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Energy UK launches new consumer-centric, ‘Future of Energy’ vision

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Trade body Energy UK has launched a new project, dubbed the ‘Future of Energy’, as it seeks to map out how the energy transition is impacting generators, utilities and consumers.

The vision was launched at a parliamentary reception evening earlier this week and specifically looks ahead to 2028, a date which will coincide with the Climate Change Act’s 20th anniversary.

The Future of Energy document itself stresses four key commitments from the energy industry which will be the focus of the next decade. They are;

  • To support the delivery of the government’s decarbonisation objectives;
  • Recognise the need for the whole system to comprise balanced and diverse energy sources, including demand side response, interconnection and storage;
  • Deliver a future energy system that is smart, decarbonised, competitive, affordable and fair;
  • And meets the needs and expectations of customers.

It goes on to stress that the energy system is “on the cusp of change”, centred around the need to decarbonise energy generation. This, alongside a rapid shift from large, centralised power stations to distributed energy, is providing consumers with more choice than ever before.

Energy UK states this to already be the cause of numerous challenges for energy suppliers, who are also contending with data and technological “revolutions” as household appliances go smart and metering evolves with it.

“A future energy system that delivers our vision for customers is within reach. Its benefits stretch beyond customers and include a positive impact on the UK and its regions, through boosting productivity and jobs as well as creating export opportunities as other countries follow the UK’s lead,” the document reads.

Looking forward, the trade body has committed to publishing a series of thought pieces in the future which will consider key issues including the funding of future generation, customers’ relationship with the emerging retail market and what these changes may mean for transmission and distribution networks.

Lawrence Slade, chief executive at Energy UK, used recent solar generation statistics – particularly those recorded over the bank holiday weekend – as evidence of the changing energy landscape, arguing that it will be “unrecognisable from the one we have known”.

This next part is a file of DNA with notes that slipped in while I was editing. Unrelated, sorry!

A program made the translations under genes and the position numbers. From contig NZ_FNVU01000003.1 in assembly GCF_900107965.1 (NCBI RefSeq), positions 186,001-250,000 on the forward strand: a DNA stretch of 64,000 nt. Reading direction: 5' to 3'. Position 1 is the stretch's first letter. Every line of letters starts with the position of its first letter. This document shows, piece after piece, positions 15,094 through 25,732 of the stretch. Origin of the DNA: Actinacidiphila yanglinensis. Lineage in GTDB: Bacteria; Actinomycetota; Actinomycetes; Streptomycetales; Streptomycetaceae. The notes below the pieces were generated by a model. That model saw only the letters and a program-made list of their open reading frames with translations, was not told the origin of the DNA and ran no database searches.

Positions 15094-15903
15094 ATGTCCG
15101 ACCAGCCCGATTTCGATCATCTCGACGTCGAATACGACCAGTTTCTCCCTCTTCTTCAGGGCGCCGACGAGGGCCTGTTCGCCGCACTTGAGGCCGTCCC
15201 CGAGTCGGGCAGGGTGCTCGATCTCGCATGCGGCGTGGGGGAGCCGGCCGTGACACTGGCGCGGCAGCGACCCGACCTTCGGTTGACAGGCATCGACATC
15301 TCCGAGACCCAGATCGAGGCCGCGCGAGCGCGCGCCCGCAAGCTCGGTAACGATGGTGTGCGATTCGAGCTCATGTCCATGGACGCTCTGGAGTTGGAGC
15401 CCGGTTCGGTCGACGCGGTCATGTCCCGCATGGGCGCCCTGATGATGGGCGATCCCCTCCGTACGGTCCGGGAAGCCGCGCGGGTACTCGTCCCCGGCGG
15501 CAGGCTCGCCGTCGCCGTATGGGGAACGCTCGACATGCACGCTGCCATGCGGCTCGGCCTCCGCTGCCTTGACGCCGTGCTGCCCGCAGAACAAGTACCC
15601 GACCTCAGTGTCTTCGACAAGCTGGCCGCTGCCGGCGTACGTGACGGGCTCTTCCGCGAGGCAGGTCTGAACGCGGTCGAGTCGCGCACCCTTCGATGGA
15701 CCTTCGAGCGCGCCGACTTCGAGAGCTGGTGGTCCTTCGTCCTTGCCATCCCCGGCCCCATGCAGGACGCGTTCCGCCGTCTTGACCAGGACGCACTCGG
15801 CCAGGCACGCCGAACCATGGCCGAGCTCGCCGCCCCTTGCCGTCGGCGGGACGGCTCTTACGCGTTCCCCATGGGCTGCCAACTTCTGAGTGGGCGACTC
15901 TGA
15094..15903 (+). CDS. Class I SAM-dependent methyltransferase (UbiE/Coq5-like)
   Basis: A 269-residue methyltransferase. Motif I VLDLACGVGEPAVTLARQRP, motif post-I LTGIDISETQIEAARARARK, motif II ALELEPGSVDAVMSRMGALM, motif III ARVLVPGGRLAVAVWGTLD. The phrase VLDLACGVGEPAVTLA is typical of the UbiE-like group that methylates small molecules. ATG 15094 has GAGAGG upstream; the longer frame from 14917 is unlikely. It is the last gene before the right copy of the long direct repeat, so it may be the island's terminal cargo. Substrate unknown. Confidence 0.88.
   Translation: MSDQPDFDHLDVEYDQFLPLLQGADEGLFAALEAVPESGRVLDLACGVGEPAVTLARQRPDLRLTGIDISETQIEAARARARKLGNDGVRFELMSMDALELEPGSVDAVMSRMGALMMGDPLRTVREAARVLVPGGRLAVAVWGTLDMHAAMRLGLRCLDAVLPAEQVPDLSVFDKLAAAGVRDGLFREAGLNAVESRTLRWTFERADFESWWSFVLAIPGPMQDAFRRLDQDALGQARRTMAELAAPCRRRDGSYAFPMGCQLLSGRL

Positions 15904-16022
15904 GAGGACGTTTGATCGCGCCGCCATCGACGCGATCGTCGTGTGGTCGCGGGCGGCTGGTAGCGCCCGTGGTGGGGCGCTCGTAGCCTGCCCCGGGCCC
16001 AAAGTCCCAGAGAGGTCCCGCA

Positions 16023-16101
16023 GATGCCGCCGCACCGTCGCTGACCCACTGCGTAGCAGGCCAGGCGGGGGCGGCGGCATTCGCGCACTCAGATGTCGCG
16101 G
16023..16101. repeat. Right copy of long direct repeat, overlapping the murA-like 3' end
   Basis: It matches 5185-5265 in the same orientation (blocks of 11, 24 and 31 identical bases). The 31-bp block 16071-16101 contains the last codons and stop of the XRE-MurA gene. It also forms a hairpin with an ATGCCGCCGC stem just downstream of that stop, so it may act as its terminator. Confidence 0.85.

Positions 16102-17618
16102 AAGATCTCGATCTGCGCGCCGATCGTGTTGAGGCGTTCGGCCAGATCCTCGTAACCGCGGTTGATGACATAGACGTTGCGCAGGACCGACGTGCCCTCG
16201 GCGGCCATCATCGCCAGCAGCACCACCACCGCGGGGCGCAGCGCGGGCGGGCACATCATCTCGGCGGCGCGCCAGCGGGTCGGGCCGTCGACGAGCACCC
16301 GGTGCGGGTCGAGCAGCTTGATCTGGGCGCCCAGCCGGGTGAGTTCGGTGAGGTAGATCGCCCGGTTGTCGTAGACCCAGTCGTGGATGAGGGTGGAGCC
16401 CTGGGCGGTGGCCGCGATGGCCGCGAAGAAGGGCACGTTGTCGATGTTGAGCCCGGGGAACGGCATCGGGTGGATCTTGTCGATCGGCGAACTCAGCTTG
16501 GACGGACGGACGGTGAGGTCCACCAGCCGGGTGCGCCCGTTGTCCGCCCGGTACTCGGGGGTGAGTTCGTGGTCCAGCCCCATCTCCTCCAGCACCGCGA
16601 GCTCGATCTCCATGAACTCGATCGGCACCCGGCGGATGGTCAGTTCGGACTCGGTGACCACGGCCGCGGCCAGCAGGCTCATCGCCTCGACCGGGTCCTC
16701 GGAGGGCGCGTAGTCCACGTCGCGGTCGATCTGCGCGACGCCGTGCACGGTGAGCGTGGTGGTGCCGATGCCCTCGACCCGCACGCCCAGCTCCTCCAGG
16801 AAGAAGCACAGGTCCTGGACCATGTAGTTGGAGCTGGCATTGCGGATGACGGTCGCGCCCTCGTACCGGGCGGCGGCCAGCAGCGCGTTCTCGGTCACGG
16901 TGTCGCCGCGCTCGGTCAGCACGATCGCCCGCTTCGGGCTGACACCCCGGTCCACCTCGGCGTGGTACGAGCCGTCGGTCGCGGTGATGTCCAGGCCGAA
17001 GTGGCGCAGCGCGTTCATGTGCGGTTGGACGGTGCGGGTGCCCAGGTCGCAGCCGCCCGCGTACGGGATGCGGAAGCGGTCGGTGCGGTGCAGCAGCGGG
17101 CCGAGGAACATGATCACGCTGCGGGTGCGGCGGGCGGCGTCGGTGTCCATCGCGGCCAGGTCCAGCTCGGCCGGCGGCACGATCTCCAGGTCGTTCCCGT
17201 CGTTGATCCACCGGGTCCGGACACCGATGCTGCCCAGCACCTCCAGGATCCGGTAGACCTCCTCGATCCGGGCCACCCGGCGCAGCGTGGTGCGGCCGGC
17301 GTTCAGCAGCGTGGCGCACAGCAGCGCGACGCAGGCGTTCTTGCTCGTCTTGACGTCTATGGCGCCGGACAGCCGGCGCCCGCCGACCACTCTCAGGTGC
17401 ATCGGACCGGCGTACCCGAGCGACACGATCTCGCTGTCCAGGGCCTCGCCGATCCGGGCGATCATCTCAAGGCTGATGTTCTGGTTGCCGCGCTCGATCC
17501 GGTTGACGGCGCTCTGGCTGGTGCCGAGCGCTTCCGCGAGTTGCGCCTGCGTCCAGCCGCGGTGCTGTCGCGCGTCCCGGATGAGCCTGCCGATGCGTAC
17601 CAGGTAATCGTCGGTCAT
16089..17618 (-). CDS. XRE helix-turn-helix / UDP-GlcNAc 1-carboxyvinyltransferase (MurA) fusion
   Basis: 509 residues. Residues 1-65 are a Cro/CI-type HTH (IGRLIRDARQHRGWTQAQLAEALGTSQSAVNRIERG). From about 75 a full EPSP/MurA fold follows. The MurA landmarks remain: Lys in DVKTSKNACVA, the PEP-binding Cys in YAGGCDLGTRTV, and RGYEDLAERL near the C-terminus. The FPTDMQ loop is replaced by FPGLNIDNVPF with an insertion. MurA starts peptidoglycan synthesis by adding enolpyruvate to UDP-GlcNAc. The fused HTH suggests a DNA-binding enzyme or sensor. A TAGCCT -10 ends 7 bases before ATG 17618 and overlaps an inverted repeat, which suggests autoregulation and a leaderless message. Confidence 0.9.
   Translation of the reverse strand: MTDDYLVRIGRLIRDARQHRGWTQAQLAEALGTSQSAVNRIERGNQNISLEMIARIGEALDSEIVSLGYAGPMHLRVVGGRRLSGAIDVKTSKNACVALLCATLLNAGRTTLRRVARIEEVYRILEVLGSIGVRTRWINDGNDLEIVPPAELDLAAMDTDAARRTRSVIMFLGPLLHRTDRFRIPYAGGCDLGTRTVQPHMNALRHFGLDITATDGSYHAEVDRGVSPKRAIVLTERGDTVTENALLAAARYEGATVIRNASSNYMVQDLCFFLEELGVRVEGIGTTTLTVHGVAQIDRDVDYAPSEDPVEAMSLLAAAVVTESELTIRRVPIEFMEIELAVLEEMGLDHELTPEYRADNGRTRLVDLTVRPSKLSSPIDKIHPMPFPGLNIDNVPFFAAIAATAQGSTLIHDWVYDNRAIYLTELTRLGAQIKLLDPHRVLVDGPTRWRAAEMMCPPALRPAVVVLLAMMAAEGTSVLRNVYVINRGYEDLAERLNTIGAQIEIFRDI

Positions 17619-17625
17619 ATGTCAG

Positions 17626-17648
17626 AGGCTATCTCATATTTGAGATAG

“The energy system of the future will be smarter, cleaner, decentralised and diverse. It will offer multiple opportunities to benefit customers, the UK economy and the environment. Technological advances can transform not just how we generate and use energy but also our experience as customers.  

“However, enabling this revolution sets a number of challenges and questions for us all. It will require the funding and creation of different infrastructure and sources, a level playing field for the growing number of participants and most importantly fairness so that all customers, including the vulnerable, benefit from these advances,” he said.

The role and positioning of consumers in the energy transition has been the subject of much debate in the industry. There remain concerns that unless further thought is given to ensuring the transition remains fair, consumers – particularly those in vulnerable conditions – could end up being left behind.

At last week’s All-Energy conference Charles Hendry, speaking in his capacity as chair of the Smart Power Industries Alliance, stressed that consumers must be placed at the heart of the energy transition.

“If we do get it right, then consumers will benefit to a huge degree. But if we get it wrong, and it's done in a haphazard way, then some of the businesses that are installing it [distributed energy] will benefit, but the consumers will lose out in a significant and lasting way, and that will be a damage you can't put right,” he said.


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